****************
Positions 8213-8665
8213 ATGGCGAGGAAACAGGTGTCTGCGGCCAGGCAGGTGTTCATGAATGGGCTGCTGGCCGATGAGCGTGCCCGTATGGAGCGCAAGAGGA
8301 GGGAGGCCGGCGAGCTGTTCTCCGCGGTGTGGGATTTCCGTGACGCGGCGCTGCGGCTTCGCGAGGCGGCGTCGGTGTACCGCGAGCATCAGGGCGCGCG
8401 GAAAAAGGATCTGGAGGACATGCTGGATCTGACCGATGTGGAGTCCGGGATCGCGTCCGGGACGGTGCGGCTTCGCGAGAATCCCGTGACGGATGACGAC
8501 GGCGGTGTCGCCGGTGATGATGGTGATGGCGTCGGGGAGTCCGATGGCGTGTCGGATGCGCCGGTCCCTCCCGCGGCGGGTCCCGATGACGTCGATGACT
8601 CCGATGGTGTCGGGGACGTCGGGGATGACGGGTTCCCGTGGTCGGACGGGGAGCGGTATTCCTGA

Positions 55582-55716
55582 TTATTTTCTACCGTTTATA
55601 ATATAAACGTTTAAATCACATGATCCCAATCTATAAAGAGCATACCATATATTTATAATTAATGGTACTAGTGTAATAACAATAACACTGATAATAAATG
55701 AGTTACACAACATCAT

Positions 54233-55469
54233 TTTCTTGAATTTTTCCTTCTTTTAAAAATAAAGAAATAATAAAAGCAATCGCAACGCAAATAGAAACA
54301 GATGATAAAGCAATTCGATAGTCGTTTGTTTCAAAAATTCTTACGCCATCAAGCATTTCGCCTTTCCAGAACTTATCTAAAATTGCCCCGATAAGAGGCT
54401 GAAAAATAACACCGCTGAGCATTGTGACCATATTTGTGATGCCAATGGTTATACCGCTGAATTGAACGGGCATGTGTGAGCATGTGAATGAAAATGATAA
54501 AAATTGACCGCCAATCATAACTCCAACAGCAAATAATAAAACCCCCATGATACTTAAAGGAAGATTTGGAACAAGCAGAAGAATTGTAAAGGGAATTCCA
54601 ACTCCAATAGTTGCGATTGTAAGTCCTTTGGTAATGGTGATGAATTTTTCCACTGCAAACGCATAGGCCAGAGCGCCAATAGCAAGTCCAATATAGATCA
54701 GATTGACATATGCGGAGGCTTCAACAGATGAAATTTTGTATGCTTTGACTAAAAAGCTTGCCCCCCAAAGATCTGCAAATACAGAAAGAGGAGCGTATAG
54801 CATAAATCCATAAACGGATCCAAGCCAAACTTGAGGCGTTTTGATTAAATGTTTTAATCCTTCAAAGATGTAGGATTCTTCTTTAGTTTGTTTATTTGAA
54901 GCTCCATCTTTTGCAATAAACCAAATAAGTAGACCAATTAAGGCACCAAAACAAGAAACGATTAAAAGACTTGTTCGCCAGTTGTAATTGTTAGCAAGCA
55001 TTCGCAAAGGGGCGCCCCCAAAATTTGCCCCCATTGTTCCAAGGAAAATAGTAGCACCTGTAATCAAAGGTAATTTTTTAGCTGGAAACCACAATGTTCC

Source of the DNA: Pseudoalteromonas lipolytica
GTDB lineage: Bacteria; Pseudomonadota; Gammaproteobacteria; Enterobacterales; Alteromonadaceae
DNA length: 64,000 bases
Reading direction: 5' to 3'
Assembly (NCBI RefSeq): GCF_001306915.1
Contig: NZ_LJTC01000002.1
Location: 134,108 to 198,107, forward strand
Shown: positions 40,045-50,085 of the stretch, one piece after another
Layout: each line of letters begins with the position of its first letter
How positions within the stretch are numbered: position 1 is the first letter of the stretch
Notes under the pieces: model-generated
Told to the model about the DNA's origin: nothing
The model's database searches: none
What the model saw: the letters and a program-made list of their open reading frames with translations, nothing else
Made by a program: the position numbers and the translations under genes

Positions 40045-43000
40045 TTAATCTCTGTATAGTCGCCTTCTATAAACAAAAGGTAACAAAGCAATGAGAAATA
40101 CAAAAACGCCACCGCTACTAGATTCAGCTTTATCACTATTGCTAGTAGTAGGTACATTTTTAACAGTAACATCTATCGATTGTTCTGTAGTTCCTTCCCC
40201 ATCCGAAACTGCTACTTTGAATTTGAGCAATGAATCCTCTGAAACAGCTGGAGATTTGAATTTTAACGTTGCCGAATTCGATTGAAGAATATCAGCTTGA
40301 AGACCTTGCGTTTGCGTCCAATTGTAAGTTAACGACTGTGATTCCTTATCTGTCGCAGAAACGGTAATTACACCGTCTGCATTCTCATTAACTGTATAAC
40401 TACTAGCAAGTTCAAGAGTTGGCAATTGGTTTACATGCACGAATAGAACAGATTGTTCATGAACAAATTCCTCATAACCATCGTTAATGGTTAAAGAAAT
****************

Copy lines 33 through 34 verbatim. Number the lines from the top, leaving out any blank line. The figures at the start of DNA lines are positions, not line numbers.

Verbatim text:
The model's database searches: none
What the model saw: the letters and a program-made list of their open reading frames with translations, nothing else